Being Black in Corporate America

When I was in my Master’s program, I did my capstone on Marketing to African Americans. Why? Well, 1 because I’m black. 2 – marketing is my profession. 3 – It’s a bit precise, and something people tend to overlook or don’t know how to address, because, well, they’re not black. And I don’t say that in a derogatory manner. I don’t know a ton of Italian, Irish, or even African traditions. The only thing I know is how to be African-American in my city and state. And some of these generalizations go a long way.

Going back to my capstone, my presentation’s introduction started with a list of TV shows and magazines – some majority and some African-America based. And at the presentation, where the population was primarily Caucasian, I asked the audience whether or not they knew which was which (i.e. Friends vs. Girl Friends and say Cosmopolitan vs. Ebony). And I was shocked to see that some knew some of the African-American themed media. However, for the most part, the audience was oblivious to the African-American media. And while I had an inkling that would be the case, it was too bad, as when it comes to marketing, one of the main points is to be where your audience is. If African Americans are consuming Ebony over Cosmopolitan and watching Girlfriends over Friends, that’s where your advertising needs to be.

So how does this relate to being black in corporate America?

To put it mildly, being black in corporate America is like being a fish out of water. Being around people who have different cultural norms and relate in ways in which you may never relate is uncomfortable to say the least. Why?

  1. I don’t have many people to talk to about what I watched last night. Who do I talk to about the latest episode of Tyler Perry’s the Haves and the Have Nots or Martin or 106 & Park or the Stellar Awards.
  2. I don’t have many people to talk to about my music choice. Yes. We all may know Jay-Z and the likes, but what if I want to talk about what Joe Budden did on Love & Hip Hop or something that happened in Mary J. Blige’s life.
  3. My inside jokes are not the majority’s inside jokes. For example, I don’t know that I can say a line from Coming to America and the general public would just get it.
  4. Food is celebratory and not a bad thing in the African-American culture. We gather around food and enjoy it. And when we hear others talking about we It’s super uncomfortable to sit at a table with people talking about calories and fat, primarily on the account that in our minds we’re already told by society that everything we do is wrong.  when that’s just not what you’ve been taught to be your top priority. Size is just something we don’t focus on much in the African-American society.
  5. My language isn’t perfect. It wasn’t until I was in college that I stopped using “be” inappropriately in sentences (i.e. I be doing it like that), and I hate the fact that I have to work so hard to not be the “chick from the hood'” when in fact I am the chick from the hood. Nothing can make that go away, but that doesn’t make me any less intelligent.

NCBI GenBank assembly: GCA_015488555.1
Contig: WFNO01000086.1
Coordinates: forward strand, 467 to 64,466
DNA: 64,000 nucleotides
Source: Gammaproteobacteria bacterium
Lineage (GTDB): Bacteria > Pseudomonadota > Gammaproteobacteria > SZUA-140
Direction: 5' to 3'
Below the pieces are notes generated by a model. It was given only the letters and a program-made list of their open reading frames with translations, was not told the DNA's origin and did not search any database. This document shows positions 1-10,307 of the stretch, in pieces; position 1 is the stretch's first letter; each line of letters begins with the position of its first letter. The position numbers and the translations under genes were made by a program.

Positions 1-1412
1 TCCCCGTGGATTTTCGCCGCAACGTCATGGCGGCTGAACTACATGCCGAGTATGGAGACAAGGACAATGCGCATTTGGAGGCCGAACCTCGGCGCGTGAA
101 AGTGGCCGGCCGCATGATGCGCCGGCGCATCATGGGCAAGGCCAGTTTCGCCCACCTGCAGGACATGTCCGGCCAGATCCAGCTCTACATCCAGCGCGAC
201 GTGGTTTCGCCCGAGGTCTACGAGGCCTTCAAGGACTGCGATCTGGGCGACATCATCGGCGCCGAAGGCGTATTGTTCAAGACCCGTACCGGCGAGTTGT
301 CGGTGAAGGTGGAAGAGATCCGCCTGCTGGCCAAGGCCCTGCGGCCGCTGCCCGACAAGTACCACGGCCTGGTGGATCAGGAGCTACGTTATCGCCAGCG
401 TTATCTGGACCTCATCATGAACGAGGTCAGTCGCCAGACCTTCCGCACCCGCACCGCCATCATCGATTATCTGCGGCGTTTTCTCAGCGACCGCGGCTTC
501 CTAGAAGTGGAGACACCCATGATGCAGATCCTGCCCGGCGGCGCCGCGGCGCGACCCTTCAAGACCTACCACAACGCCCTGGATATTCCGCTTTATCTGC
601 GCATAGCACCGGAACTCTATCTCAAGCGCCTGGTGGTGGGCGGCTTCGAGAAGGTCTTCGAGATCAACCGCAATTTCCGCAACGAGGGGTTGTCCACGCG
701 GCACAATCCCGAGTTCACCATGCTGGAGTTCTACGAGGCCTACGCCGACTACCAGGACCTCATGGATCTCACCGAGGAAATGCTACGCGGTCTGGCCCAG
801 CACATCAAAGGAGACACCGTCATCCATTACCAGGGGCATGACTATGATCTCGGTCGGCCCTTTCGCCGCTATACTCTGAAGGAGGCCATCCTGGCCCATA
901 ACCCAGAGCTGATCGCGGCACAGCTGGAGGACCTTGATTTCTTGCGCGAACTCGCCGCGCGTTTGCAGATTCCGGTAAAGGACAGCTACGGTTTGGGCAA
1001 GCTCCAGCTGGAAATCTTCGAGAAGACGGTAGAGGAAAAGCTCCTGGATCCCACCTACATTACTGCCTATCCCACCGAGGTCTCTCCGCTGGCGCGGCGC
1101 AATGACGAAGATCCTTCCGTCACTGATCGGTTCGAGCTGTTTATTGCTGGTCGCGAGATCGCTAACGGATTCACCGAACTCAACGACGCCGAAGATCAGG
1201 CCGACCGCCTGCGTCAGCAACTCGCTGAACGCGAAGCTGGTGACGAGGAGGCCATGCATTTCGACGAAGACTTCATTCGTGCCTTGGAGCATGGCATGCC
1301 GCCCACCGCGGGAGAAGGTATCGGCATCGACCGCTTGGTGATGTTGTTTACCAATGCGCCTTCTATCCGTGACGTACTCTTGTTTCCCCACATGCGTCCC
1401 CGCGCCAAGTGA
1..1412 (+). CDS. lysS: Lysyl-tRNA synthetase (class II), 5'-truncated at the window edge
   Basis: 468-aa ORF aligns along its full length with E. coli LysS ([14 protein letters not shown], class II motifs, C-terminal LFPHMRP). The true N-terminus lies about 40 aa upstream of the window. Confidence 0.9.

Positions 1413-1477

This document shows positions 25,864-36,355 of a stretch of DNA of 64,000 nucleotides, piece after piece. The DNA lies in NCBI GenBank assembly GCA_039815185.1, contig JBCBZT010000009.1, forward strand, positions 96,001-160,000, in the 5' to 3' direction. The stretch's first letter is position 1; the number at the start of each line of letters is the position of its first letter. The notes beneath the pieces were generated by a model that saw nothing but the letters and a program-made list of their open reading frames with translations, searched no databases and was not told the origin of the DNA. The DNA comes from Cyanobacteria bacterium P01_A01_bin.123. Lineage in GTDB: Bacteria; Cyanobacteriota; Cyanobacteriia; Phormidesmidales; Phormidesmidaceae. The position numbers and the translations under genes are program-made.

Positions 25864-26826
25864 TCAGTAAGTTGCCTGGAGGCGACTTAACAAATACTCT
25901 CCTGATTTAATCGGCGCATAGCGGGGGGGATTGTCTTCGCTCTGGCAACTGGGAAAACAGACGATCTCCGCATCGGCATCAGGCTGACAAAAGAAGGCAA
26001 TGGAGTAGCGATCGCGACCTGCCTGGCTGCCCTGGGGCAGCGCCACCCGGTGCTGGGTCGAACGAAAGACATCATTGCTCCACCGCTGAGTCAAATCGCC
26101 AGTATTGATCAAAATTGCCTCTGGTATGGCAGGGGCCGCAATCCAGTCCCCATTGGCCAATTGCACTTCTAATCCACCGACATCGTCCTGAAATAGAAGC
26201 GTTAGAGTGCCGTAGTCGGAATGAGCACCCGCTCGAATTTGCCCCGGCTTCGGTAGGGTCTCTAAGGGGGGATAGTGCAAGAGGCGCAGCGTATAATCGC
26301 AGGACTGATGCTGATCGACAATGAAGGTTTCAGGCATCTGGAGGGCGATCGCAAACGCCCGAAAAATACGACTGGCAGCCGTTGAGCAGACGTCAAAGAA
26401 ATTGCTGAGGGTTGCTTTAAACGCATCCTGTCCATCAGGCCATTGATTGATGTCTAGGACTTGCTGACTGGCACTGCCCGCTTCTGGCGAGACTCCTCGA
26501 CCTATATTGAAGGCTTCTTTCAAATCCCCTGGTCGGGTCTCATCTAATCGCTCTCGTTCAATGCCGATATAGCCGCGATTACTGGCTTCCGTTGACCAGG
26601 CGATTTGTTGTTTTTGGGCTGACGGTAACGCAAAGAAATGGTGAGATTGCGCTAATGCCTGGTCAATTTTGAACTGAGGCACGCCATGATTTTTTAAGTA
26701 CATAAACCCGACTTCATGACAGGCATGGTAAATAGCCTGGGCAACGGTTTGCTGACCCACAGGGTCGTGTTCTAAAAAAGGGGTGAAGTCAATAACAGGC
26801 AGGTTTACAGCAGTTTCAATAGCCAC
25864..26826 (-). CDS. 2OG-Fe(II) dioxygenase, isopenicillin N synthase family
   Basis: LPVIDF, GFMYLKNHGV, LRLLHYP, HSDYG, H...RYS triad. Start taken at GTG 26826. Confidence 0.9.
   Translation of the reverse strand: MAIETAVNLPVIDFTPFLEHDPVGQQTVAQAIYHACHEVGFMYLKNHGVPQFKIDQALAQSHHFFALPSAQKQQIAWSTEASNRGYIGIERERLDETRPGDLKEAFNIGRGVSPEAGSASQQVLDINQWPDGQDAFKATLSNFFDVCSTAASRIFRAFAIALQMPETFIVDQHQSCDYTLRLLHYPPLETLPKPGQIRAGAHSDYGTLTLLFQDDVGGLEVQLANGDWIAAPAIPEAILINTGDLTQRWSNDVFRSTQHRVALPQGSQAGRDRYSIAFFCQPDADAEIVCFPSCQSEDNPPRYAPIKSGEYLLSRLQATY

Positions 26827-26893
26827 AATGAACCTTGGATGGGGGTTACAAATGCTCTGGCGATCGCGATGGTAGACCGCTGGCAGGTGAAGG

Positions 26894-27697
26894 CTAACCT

6. African-American kids are not “poor inner-city kids.” They are kids who are like any other children, a product of their environment, and their entire environment isn’t always negative. Parents may be working multiple jobs to make ends mee. They all aren’t products of single-parent homes, and they aren’t all neglected by their parents. Instead, they have parents who want a good life for their kids and may not have the resources to give them everything they want. Mothers may shed tears because she don’t know how she’s going to make ends meet. She may forego food so her family can eat well. Their homes may be infested with bugs and rodents, yet their parents still find a way to put clean clothes on their backs each and every day. Their fathers may be incarcerated or their fathers may right in the home. Many blacks haven’t had the opportunity, network, or resources otherwise to rise beyond their current circumstance. It pains me to hear these kids, their households, and their school systems being judged without having the full picture.
  7. I hate being the African-American poster child. There is so much pressure to ensuring you’re being seen in the correct light. I’m afraid of being silly, for I don’t think I would be seen as the silly girl, but instead I would be seen as the “black silly girl,” especially since we’ve already been told in one way or another that being black means that you’re not refined. I am also conscious of what I wear and say or how I say something and how I wear my hair or how I paint my nails or if I wear hoop earrings (because yes, I’ve heard of hoop earrings referred to as hooker hoops). I mean…CAN I WIN!

The bottom line is we as a global society have to get to a point where we 1) understand that we have different cultures,  2) learn from each other’s cultures, and 3) truly embrace the different cultures, We shouldn’t deem one as right or wrong or negatively different, but instead, simply come to an appreciation that different is okay, and it’s okay to accept and maybe even enjoy the differences. While it still may be frustrating to be different, by experiencing different backgrounds, the walls of stereotypes have definitely been broken down and I’ve come to appreciate things that I was once not exposed to. 

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